Whether the tax is imposed on the buyer or the seller doesn't make any practical difference. It's just an accounting detail. One might even say, it's just an accounting trick.
I haven't read this particular book but I imagine what he was driving at with the "bowl" example was this:
Suppose that instead of filing tax forms, etc, the government collected taxes on the spot: There is a tax collector standing beside the counter with a bowl to collect the tax money. The price not including the tax is \$10. The government charges a \$1 tax.
So, scenario 1: The government declares that the buyer must pay the tax. So when you buy the product, you hand the seller \$10, and then you drop \$1 into the tax man's bowl.
Scenario 2: The government declares that the seller must pay the tax. So the seller increases the price to \$11. When you buy the product, you hand the seller \$11. He then drops \$1 into the tax man's bowl, and keeps the remaining \$10.
Either way, the buyer has \$11 less cash, the seller has \$10 more cash, and the tax man has \$1 more cash. Whether the buyer hands the tax money directly to the tax man, or the buyer hands the money to the seller and the seller hands it to the tax man, makes very little practical difference.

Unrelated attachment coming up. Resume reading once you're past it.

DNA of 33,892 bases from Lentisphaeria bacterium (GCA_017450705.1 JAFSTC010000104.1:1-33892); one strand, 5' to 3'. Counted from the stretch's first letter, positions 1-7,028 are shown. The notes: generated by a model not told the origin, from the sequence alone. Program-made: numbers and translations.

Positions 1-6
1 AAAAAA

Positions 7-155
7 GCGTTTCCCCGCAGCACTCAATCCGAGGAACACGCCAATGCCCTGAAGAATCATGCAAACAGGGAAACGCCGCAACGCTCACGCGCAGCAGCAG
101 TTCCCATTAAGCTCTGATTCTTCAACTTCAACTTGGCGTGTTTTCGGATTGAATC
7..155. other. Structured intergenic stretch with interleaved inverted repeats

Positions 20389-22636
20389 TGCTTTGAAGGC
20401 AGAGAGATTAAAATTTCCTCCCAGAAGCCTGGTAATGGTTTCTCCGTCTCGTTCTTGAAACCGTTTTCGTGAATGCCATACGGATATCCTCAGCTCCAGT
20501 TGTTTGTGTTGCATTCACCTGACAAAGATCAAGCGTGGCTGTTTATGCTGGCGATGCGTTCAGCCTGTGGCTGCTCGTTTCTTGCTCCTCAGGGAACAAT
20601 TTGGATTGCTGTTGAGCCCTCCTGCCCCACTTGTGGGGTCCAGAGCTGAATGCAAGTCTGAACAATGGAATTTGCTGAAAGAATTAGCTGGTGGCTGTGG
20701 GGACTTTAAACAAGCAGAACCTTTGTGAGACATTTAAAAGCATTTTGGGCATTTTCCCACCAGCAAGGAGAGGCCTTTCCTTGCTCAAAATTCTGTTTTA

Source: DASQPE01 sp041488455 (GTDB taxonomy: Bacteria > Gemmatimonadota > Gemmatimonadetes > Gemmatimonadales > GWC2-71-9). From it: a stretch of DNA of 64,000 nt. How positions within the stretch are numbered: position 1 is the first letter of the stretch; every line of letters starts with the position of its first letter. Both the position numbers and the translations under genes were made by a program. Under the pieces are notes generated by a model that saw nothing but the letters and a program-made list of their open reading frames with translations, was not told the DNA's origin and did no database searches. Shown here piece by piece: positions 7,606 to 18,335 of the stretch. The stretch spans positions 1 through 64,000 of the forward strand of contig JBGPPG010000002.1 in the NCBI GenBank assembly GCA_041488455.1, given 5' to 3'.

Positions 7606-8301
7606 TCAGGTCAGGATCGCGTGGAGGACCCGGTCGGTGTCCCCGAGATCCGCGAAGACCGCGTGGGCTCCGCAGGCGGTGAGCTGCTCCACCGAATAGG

We could discuss what portion of the tax is really born by the seller and what portion by the buyer. If today the tax is zero and tomorrow the government begins imposing a \$1 tax, it doesn't necessarily follow that the seller can continue to collect \$10 and the buyer will pay \$11. Increasing the cost to the buyer to \$11 would mean that fewer units are sold -- some number of people will not buy or will not buy as many for \$11. So the seller may conclude that to maintain sales sufficient to maximize his profits, he must drop the price to, say, \$9.60, so with tax the total price is now \$10.60, and the seller is paying 40 cents of the tax while the buyer is paying 60 cents. Or he may have to drop the price further, or not drop it as much. But whatever the optimum price ends up being, whether the government nominally collects the \$1 from the buyer or from the seller has nothing to do with how the tax is really being split between buyer and seller.
There is the technicality that there may be costs involved in record-keeping or other mechanics of the tax. Like if the seller is required to collect the tax and turn if over to the government, then the seller has additional book-keeping costs. If the buyer is expected to keep records and pay the tax, then the buyer has book-keeping costs. But this isn't the main point.